Thread Number: 77878  /  Tag: Modern Automatic Washers
Let's Talk About Washing Machine Hoses
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Post# 1019160   12/26/2018 at 23:06 by Launderess (Quiet Please, There´s a Lady on Stage)        

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Shall we?

Other than mentioned in passing don't think we've ever discussed washing machine hoses in depth. To some it just might be "what is there to discuss?". Connect washer to hose, connect same to faucet and if it doesn't leak that is all.

But wondered do any of you lot spring for fancy braided steel hoses? Stick with rubber? Swap things out every several years regardless? How to do you extend too short of a hose?

Began thinking about the subject of washing machine hoses now that the Lavamat toplader will soon begin going into service. It came equipped with one of those Electrolux "aqua stop" hoses which one cannot abide. Not only are the things bulky, but won't fit my sink faucet connection. In short the thing has to go, so have been hunting fleaPay and various European spares sites for replacement.

First off had no idea how difficult it is to find a "hot" water hose in Europe. As befitting my cold fill only toplader the aquastop hose is for cold water. Since intend (for now) to use hot for some cycles to get round heater, that won't do.

Finally ran some "red" hoses to ground but despite their branded names all seemed to have same rather generic look. Is there really a difference between branded name hoses and aftermarket?

A friend put me onto fill hoses "made in Italy" as they are supposed to be superior to the Chinese stuff most everyone else sources their spare hoses. But I don't know.... Miele hoses would work but am not paying > $70 for a plain hose (don't ask about their version of aquastop).

From what one was able to find many aren't thrilled with those aquastop hoses either. Besides their bulk they seem prone to leaking, difficult to fit in some instances and in general seem more bother than they are worth. Since always turn off the taps after wash day am not that worried about bursting/flooding, so don't see the point.

Post# 1019165 , Reply# 1   12/27/2018 at 00:17 by RP2813 (The Big Blue Bubble)        

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I needed super long supply hoses for my Maytag A712 due to how things are situated at the new house.  I couldn't find hoses that were long enough, so instead got two brass fittings/nipples from Home Depot (in store or on line) that are male hose thread on both ends.  I used them to join two 4' standard laundry supply hoses together for both hot and cold lines and that has worked fine.


I recall from when we got our new Duet pair at the pre-previous house and the washer door opening required that the machines be flipped from the configuration that had been used for some 50 years.  This required extra long supply hoses for the washer, which was no longer adjacent to the laundry sink.  The longer hoses could only be found in the braided variety.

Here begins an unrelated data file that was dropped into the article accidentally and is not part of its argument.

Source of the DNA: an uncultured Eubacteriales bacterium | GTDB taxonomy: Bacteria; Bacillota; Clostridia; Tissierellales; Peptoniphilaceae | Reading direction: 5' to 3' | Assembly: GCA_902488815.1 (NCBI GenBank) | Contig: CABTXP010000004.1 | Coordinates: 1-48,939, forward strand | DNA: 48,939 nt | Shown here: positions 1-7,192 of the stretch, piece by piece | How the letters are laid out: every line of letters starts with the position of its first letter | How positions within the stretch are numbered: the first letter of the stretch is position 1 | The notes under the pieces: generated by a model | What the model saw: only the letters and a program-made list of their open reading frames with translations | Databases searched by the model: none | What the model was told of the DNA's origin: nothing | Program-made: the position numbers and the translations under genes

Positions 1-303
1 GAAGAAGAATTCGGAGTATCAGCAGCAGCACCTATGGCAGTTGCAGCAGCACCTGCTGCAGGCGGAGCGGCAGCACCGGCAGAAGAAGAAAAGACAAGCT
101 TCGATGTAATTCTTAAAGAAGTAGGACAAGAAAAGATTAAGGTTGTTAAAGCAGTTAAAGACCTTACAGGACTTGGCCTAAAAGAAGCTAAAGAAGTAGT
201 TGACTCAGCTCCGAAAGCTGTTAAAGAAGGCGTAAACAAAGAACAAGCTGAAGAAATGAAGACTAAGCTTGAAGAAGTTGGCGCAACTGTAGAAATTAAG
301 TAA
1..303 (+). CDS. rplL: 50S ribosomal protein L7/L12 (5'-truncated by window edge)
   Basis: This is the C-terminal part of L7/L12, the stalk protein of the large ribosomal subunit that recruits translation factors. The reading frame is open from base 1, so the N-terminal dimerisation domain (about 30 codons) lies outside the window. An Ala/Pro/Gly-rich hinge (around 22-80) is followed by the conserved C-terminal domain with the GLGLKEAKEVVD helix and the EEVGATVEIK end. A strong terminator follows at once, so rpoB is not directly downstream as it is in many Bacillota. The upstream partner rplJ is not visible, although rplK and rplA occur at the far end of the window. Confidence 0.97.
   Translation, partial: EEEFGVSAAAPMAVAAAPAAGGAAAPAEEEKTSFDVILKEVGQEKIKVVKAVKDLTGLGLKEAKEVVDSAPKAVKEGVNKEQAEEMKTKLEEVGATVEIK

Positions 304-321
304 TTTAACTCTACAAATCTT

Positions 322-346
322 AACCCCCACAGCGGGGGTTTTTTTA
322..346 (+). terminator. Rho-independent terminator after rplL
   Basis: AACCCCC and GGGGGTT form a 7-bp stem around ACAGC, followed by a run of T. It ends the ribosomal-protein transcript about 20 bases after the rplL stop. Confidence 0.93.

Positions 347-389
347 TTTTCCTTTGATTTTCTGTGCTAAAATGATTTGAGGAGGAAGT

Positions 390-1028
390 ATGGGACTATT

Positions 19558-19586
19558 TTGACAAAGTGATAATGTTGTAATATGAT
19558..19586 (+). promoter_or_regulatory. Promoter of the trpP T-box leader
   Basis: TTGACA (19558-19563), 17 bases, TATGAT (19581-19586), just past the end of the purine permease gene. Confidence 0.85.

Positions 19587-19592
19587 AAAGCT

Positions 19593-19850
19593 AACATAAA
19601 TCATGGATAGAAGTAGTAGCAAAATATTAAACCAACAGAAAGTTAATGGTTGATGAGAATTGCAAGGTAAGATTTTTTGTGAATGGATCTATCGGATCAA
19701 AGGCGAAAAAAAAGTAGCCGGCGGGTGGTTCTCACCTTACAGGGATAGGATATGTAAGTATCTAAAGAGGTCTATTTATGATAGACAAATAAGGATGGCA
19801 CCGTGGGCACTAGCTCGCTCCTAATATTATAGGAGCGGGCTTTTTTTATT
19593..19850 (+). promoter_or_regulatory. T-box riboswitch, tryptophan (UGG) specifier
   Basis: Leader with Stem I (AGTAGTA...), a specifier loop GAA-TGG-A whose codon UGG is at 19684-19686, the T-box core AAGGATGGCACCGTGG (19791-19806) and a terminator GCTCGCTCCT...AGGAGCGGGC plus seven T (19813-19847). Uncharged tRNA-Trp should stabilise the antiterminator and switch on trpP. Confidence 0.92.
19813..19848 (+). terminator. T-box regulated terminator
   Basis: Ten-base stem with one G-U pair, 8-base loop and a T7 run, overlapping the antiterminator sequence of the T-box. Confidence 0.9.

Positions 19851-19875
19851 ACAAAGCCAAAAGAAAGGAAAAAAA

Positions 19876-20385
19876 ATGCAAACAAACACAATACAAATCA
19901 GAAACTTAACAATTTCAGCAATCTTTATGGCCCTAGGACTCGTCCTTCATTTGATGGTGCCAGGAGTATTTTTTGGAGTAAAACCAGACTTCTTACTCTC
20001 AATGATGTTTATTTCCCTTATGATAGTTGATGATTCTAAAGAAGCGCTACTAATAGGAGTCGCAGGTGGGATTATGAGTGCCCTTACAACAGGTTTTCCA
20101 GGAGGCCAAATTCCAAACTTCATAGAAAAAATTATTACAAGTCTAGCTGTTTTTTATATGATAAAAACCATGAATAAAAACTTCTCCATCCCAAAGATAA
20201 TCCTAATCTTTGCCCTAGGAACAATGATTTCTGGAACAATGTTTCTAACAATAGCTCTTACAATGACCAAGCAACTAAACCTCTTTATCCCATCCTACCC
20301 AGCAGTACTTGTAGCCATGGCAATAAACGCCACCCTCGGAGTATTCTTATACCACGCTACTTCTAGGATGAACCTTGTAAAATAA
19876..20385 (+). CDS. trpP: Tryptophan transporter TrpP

I didn't feel it was worth the expense of braided for the A712 since it rarely sees any use.


I can't speak to the "smart" hose nonsense other than to state that I'd want no part of it.

Post# 1019166 , Reply# 2   12/27/2018 at 00:39 by DADoES (TX, U.S. of A.)        

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Braided hoses aren't all stainless steel.  F&P includes braided hoses (or did at purchase of mine) and they're deteriorated and shredding (the braided exterior jacket, not the rubber hose inside) probably from some years of UV exposure through the three large glass block windows that catch west sun.

Post# 1019168 , Reply# 3   12/27/2018 at 04:32 by bewitched (Italy)        

After watching several tv shows about american houses and how they are done i don’t wonder anymore you have so many difficulties dealling with aquastops and hoses. Miele washing machine can be fitted with three kinds of hoses, metal, plain or with aquastop. Aquastop on Miele machines cannot be defeated as it is electrical. The metal hose is called waterproof metal and it is most commonly fitted on top load machines. The plain hose is found on basic models only. The aquastop you have on your Electrolux /aeg machine is likely to be the all mechanical type. If you have this last kind of aquastop then you can unscrew it easily and replace it with a plain hose. I have a miele machine with hot and cold filling hoses but the hot hose is just the same as the cold one.If you want a miele hose i have no difficulties to send one to you without problems.

Post# 1019171 , Reply# 4   12/27/2018 at 05:34 by askolover (South of Nash Vegas, TN)        

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I kept the factory hoses on the Miele, and the Asko came with PEX lines...they are very stiff but as far as I know they are tough.

Post# 1019174 , Reply# 5   12/27/2018 at 06:22 by Launderess (Quiet Please, There´s a Lady on Stage)        
Morning all!